Most Hong Kong students highly motivated
David Ho's article headlined, 'Myth of the docile, respectful Chinese student' (South China Morning Post, June 22) should not go unanswered.
Some of the things he describes might well be true of some students, in some schools, some of the time, but he seems to be generalising across a very broad sweep: Hong Kong, the mainland, across the centuries and in both schools and universities.
This has not been my experience of university students in Hong Kong. Last year I came out of retirement to teach at a Hong Kong university, after many years teaching there previously.
My answer to the question 'What do you enjoy most about being back?' is: 'The students.' Most of the students here are highly motivated, eager to learn, responsive to different teaching and assessment methods and outside the class, friendly, warm and outgoing. One class of mine graduated in 1991. We have met for dinner each year since then, including each year of my retirement.
I was recently on a teaching excellence awards panel at another Hong Kong university. Many teachers were nominated by their students, with glowing student testimonials. Interviewing the contenders, variations on the theme 'I-love-my-students-and-they-love-me', were very common, especially amongst the Chinese teachers. Obviously, there is more to it than this, but mutual positive regard is a sure foundation for excellent teaching. And that is as true in the East as it is in the West.
If the most frequent complaint of students is about 'boring' lectures, and that 'they did not know what the professor was talking about', it sounds to me like they have been taught badly, not that they are a new breed of uppity, disrespectful students who ought to know their place.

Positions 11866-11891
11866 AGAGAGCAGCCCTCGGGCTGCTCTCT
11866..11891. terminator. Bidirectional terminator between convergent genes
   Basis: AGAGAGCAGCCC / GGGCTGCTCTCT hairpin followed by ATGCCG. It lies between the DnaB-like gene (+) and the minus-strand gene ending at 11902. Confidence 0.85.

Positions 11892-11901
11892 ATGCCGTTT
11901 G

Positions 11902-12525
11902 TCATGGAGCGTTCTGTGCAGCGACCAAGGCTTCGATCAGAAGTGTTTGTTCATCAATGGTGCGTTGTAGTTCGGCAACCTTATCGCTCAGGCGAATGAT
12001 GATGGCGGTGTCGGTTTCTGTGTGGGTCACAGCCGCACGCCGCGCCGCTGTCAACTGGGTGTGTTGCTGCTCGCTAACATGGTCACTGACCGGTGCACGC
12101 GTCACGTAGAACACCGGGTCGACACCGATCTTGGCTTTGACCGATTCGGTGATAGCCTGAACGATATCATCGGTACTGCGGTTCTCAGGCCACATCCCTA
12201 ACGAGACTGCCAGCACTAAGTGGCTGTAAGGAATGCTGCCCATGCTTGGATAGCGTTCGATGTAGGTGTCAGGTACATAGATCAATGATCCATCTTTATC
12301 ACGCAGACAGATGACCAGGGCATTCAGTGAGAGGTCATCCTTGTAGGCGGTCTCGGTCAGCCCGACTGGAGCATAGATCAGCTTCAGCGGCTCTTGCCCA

NAME AND ADDRESS SUPPLIED Much has been written and said about the parlous state of education in Hong Kong. But, as the cliche says: 'Every coin has two sides.' I have just spent the most rewarding week in my 12-year teaching career. Twenty-four NETs (Native English-speaking Teachers) and I took 500 Form One and Two students on a week-long English-speaking camp to Wu Kwai Sha Youth Village in Ma On Shan.
My colleagues used words like 'gentle', 'enthusiastic', 'talented' and 'able' to describe the attitude and demeanour of the students. Yet, at the same time, so many young people in the West seem to believe the world 'owes them something'. All too often their attitude is one of belligerence, aggressive arrogance and hostility. The attitude and demeanour of the SAR school students I and my peers dealt with, were exemplary. They were a credit to their parents, schools, teachers and most of all, to themselves.
SIMON ROSS Kwun Tong